We tested each of these possibilities, asking people how much they believed the prisoners they viewed were rehabilitated, punished, deterred from future crimes, and isolated from society (thus preventing wrongdoing). Results revealed that our participants believe that prison changes people for the better—they thought prison rehabilitates prisoners and deters their future criminal behavior—which caused participants to humanize them more.
We think it makes sense that people who see prisoners as changed by their time in prison, either because they are rehabilitated or deterred from committing future crimes, see these prisoners as more emotionally and cognitively sophisticated. In other words, changes in beliefs about prisoner dehumanization over the course of a sentence can be partially explained by perceived changes in the prisoners themselves.
It’s important to stress that this research does not answer whether prisons are actually effective at rehabilitating or deterring prisoners. Instead, our findings indicate that people who perceive prisoners as having been rehabilitated or deterred may be less likely to dehumanize those prisoners. It’s also important to note that, so far, we have only used photos of White male prisoners and primarily White, and only American, participants, which limits our findings. Different nations have different incarceration policies, which may affect attitudes toward prisoners. The type of crime for which one was incarcerated may also be an important question in this dehumanization. Perhaps there are some types of crimes—such as crimes against children—that are seen as so abhorrent that rehabilitation seems impossible. Furthermore, racial stereotypes could change the results—for example, if White participants were judging Black prisoners.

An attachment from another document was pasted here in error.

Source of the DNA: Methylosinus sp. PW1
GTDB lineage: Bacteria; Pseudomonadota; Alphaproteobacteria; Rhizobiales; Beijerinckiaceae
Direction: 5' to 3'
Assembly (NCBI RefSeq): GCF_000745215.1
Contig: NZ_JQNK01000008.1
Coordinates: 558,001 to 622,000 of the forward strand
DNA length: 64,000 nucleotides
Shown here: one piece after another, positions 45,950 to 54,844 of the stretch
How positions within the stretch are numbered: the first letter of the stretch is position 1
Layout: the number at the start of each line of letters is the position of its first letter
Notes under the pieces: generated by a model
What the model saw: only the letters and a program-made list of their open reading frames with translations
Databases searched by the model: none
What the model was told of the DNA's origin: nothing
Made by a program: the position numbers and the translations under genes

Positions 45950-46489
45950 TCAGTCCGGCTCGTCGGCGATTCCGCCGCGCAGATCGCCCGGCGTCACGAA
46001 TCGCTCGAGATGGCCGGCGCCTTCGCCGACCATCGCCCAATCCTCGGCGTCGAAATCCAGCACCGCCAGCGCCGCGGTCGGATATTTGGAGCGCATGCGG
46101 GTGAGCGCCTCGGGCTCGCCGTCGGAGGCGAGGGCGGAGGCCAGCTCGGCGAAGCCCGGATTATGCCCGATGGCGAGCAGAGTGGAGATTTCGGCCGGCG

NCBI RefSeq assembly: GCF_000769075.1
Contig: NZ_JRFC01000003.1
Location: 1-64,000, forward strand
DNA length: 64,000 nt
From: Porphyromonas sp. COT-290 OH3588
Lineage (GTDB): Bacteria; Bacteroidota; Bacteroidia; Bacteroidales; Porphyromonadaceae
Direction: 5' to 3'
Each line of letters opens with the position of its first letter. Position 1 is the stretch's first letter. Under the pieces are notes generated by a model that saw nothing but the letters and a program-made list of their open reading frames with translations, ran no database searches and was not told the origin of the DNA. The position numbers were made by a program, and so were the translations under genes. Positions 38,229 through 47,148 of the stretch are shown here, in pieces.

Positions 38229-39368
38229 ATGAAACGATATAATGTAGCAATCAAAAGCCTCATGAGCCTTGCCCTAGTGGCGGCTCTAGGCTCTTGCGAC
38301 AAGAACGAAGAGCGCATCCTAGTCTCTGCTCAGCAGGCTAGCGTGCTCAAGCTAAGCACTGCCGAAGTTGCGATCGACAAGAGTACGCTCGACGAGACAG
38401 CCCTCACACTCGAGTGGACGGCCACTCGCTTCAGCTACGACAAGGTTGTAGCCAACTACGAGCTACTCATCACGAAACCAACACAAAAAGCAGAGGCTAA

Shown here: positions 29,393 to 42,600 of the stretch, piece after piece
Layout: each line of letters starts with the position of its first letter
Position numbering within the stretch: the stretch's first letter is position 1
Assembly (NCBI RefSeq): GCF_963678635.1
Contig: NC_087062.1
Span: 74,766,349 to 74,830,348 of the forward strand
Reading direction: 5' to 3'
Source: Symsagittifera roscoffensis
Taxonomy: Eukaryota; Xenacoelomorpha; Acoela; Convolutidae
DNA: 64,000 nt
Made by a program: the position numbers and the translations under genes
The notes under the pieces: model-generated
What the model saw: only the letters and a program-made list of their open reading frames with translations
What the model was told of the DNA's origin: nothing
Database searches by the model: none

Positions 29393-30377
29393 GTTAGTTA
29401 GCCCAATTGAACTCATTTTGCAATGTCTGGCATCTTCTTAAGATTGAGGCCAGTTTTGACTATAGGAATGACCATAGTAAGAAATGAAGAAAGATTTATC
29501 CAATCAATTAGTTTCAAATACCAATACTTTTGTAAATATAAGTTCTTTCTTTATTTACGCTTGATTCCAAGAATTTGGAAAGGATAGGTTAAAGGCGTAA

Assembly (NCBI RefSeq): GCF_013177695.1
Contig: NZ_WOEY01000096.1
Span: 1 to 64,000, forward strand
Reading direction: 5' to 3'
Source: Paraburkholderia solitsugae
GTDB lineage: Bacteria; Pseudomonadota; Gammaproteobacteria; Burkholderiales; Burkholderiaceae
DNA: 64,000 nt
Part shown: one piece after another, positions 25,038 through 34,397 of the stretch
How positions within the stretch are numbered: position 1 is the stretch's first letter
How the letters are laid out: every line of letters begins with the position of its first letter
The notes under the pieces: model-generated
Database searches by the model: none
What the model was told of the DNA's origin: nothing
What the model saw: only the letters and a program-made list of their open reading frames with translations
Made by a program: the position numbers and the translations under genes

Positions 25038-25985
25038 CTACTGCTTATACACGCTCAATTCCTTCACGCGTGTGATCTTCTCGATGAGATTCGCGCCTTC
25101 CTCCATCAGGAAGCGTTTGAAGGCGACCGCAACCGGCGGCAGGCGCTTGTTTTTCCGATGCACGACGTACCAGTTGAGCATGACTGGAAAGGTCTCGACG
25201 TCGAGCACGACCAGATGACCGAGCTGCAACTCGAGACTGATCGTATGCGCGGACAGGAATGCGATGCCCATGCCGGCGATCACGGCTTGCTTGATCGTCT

Although there is much still to learn, our findings may help researchers who study dehumanization and criminology, and they also have practical implications as well: the more people see prison as rehabilitative or deterring, the more prisoners might be more accepted at the end of their incarceration.
For Further Reading
Deska, J. C., Almaraz, S. M., & Hugenberg, K. (2020). Dehumanizing prisoners: Remaining sentence duration predicts the ascription of mind to prisoners. Personality and Social Psychology Bulletin, 46(11), 1614-1627. https://doi.org/10.1177/0146167220911496
Vasiljevic, M., & Viki, G. T. (2014). Dehumanization, moral dis-engagement, and public attitudes to crime and punishment. In P. G. Bain, J. Vaes, & J.-P. Leyens (Eds.), Humanness and dehumanization (pp. 129–146). Psychology Press.
Jason C. Deska is an assistant professor of psychology at Ryerson University who studies how the impressions people form of others produce and sustain inequality.
Kurt Hugenberg is professor of psychology at Indiana University Bloomington who studies stereotyping, prejudice, and intergroup bias.